New England’s storied thoroughbred racing industry looks like it is trotting to a close.
Suffolk Downs, the region’s lone remaining track, is shutting down this year, a victim of changes in a gambling industry that now revolves around lotteries and casinos.
The once-grand track, which hosted Seabiscuit and other premier horses of the day, had hoped to revive its sagging fortunes with a US$1.1 billion Mohegan Sun casino project.
However, after the proposal was rejected last week, operators said they had no choice but to close the nearly 80-year-old facility.
Live racing is set to end on Saturday next week. Betting on televised races — or simulcasts — will be offered until about December.
State gambling regulators at a meeting on Thursday said they will consider proposals to keep the local industry going so long as a Wednesday deadline is met.
However, with just days to go and no immediate proposals on the table, some industry leaders fear this racing season spells the end of an era for Boston.
“It was a great, great part of the sports tradition we had here,” said Anthony Spadea, president of the New England Horsemen’s Benevolent and Protective Association.
“Now, there’s so much competition for the entertainment dollar,” Spadea added.
The Thoroughbred Racing Association said the number of tracks in the US has steadily declined, from about 120 venues three decades ago to 100 or fewer today.
“We’re losing more major city tracks as casinos expand,” said Christopher Scherf, executive vice president of the Maryland-based group.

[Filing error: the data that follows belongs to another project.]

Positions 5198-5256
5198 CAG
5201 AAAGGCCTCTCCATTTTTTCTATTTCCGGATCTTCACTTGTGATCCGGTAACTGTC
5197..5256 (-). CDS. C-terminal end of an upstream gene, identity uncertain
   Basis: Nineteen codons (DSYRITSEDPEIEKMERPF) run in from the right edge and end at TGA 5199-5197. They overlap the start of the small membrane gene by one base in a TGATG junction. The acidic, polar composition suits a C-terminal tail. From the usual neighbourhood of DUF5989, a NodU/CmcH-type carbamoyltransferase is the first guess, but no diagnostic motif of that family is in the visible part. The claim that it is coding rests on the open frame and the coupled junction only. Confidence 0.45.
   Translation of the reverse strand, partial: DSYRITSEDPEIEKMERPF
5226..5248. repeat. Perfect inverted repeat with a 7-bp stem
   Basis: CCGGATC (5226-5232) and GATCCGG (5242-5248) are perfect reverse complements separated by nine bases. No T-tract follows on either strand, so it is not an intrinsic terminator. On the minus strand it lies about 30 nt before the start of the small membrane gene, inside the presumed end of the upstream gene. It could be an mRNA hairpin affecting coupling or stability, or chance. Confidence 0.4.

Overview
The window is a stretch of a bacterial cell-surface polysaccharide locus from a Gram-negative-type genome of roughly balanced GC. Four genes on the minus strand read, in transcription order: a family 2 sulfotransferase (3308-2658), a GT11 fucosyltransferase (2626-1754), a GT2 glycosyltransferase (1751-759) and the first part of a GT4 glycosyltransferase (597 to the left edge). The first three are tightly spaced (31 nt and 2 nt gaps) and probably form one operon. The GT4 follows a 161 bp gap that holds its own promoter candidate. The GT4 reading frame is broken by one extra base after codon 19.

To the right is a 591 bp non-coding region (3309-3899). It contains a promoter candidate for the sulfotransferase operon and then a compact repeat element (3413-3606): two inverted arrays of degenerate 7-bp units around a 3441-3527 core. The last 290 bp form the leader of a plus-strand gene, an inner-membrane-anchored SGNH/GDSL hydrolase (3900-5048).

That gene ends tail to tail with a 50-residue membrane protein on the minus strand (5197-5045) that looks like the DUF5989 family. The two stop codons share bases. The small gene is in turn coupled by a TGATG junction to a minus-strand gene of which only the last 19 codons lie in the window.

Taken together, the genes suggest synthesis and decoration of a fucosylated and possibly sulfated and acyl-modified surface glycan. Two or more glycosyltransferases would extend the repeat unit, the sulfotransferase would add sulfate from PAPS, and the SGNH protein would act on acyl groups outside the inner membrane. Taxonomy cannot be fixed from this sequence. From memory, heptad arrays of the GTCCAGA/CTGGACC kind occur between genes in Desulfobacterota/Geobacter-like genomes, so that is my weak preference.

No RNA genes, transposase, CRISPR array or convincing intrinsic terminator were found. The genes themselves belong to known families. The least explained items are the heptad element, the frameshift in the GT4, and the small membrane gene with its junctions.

Industry experts say the Boston track’s closing will be felt across the country.
One less track means fewer owners producing thoroughbreds at a time when the number of racehorses being born each year has decreased markedly.
The loss of Suffolk Downs also means fewer jobs for migrant horse workers and fewer bettors for nationally simulcast races.
Horse breeders and owners say it is critical the state finds a way to hold races next year. Otherwise, many horse farm owners and breeders might simply move on.
“Once that happens, it’s going to be hard to get them back,” Massachusetts Thoroughbred Breeders Association chairman George Brown said.
“They’re not going to wait two years for a proposal to materialize. We’ve got to keep them here,” Brown added.
George Carney, who owns Raynham Park, a simulcast facility south of Boston, says he expects to meet the Wednesday deadline with a plan to return thoroughbred racing to the Brockton Fairgrounds.
Suffolk Downs’ owners, which include prominent casino developer Richard Fields, say they are also open to proposals for their track.
However, after losing nearly US$60 million over the past seven years, they are not interested in running the races themselves and are eyeing other development options for the property, which is served by two subway lines.
In the meantime, horse owners and others working at Suffolk Downs’ stables face an uncertain future.
Regulators say they are committed to finding ways to help displaced workers.
The local industry is estimated to provide about 1,200 permanent and seasonal jobs.
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